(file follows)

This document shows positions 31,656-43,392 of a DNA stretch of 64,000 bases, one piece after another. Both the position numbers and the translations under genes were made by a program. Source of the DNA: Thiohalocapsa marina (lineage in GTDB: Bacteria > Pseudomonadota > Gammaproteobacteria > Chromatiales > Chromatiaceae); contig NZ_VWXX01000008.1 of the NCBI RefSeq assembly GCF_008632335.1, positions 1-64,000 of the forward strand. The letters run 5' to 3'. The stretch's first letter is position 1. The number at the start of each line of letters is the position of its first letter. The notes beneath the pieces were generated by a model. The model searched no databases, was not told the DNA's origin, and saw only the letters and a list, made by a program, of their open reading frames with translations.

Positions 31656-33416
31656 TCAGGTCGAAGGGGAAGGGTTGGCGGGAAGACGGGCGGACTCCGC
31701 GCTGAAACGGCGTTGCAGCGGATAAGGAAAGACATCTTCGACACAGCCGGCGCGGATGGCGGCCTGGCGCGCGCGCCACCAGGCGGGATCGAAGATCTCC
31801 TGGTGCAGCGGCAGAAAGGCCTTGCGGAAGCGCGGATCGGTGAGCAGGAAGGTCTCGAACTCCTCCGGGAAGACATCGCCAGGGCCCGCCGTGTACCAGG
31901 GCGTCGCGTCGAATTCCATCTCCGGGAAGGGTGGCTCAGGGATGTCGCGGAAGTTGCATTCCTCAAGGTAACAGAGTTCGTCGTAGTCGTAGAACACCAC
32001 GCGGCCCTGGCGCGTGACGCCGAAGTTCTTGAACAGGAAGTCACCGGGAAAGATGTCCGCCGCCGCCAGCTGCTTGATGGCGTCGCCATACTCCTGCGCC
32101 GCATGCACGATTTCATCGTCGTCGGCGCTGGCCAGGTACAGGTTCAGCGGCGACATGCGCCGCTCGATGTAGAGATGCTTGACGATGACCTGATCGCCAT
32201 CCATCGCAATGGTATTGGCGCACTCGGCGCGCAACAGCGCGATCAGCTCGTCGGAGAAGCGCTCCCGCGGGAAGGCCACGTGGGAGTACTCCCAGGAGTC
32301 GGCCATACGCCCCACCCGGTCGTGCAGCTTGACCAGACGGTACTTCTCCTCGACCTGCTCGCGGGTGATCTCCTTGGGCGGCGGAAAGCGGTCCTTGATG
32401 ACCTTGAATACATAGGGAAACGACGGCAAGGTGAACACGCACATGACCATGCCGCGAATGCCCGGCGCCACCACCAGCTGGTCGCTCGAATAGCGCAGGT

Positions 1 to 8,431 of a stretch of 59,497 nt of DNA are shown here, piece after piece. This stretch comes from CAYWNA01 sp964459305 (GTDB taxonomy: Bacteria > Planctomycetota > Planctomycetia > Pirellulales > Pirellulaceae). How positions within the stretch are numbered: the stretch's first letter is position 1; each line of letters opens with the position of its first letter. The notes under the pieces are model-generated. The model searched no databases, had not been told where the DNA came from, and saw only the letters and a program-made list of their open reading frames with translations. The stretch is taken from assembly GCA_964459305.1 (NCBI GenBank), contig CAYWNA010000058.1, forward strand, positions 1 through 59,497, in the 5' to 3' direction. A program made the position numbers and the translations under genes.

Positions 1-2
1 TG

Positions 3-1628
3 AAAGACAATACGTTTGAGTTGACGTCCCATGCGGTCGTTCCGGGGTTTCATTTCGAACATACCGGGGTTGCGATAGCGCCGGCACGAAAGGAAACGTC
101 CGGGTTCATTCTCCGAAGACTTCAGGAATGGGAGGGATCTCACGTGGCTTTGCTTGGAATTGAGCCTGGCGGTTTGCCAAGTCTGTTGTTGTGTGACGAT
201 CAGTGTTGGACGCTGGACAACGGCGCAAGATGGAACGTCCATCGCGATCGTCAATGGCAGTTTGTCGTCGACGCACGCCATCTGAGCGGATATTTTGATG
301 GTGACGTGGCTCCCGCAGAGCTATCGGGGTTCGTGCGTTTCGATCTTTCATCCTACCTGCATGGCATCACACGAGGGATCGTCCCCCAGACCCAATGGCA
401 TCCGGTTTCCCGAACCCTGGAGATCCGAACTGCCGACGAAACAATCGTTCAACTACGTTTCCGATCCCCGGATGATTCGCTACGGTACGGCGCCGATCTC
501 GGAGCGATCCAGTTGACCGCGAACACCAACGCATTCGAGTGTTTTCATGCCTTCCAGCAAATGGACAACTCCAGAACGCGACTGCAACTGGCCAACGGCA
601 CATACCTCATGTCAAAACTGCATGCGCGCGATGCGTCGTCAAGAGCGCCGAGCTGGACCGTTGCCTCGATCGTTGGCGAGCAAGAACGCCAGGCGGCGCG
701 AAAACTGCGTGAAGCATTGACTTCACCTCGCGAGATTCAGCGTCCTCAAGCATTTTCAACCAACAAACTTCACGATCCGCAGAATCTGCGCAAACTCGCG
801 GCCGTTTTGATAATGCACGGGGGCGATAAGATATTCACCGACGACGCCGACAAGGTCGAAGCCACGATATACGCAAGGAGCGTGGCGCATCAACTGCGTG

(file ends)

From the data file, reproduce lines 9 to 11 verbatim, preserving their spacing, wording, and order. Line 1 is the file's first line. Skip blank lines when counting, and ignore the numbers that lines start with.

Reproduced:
32201 CCATCGCAATGGTATTGGCGCACTCGGCGCGCAACAGCGCGATCAGCTCGTCGGAGAAGCGCTCCCGCGGGAAGGCCACGTGGGAGTACTCCCAGGAGTC
32301 GGCCATACGCCCCACCCGGTCGTGCAGCTTGACCAGACGGTACTTCTCCTCGACCTGCTCGCGGGTGATCTCCTTGGGCGGCGGAAAGCGGTCCTTGATG
32401 ACCTTGAATACATAGGGAAACGACGGCAAGGTGAACACGCACATGACCATGCCGCGAATGCCCGGCGCCACCACCAGCTGGTCGCTCGAATAGCGCAGGT